Over the last six months, under Taylor’s leadership, Salesforce has displayed “much faster development and time to market,” according to Valoir’s Wettemann.
Embracing remote work across the company, customers, and products
Embracing distributed and remote work didn’t come naturally to Salesforce, but it has managed to adapt, Taylor said. “We’re famous for having towers in every major city in the world,” he said in July. “We weren’t exactly a company that was oriented towards distributed work, and now we’ve proven to ourselves we can do it.”
A few months later in November, Taylor told Business Insider that Salesforce execs are now asking themselves what practices they want to continue doing even after the pandemic ends.
“Our answer is likely a hybrid model that optimizes for distributed and in-office work,” he said. “It’s an exciting opportunity because it opens up recruiting in a big way and gives employees a lot more flexibility if we do it right.”
On the company’s earnings call earlier this month, the company said it plans to scale back its multi-million square foot office footprint and expects to write down between $80 million and $100 million for offices it will offer for sublease during its fiscal fourth quarter.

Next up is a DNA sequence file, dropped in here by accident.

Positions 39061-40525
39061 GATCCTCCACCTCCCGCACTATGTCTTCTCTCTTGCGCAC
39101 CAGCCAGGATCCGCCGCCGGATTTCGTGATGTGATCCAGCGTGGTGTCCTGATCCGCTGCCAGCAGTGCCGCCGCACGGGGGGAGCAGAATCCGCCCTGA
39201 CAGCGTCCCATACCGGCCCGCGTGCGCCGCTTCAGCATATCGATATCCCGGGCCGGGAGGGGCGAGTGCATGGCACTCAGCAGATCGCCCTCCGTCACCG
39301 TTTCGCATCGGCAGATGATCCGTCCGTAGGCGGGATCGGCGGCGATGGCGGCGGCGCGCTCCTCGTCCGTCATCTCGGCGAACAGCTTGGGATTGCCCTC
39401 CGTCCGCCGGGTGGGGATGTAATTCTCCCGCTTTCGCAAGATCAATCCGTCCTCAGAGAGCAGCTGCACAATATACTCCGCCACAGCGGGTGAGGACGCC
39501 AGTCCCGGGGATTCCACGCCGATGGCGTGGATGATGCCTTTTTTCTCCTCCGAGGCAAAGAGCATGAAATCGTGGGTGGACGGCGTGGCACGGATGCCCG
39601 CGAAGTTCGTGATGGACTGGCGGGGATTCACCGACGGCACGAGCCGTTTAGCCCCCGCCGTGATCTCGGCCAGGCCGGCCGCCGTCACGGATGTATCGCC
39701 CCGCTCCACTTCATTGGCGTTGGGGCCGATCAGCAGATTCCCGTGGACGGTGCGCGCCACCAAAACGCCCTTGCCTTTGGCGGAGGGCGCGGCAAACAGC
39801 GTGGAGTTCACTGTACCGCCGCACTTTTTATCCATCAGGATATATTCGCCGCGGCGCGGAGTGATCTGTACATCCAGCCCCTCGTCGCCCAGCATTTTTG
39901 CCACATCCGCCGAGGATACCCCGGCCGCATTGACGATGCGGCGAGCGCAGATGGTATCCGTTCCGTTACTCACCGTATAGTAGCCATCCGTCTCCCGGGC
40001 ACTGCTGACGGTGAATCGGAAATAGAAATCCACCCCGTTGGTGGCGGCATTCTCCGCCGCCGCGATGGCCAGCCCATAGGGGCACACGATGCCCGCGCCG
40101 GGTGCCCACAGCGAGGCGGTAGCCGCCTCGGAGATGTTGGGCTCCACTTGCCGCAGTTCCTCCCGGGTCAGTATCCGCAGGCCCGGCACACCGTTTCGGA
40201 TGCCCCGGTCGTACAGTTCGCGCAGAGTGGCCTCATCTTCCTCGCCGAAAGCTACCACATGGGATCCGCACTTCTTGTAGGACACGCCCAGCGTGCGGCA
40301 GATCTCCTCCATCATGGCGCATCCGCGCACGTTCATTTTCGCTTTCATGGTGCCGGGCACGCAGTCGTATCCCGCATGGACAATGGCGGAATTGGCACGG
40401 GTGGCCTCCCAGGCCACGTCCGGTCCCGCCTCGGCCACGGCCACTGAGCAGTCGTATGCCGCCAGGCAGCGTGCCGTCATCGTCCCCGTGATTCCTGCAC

To influence the company’s thinking and product direction, Taylor has also spent time this talking to executives who are “trailblazers” of distributed work. That’s long been part of Salesforce’s culture: Rather than just selling software, it aims to act as a partner and advisor to its customers as they undertake massive digital change, which allows it to learn from them in turn.
“I think we’re unique in technology because we really lead with our values,” Taylor said, “and we really try to sell to not just technology leaders, but to business leaders, who aren’t necessarily looking at technology for technology’s sake, but looking at it to achieve an end.”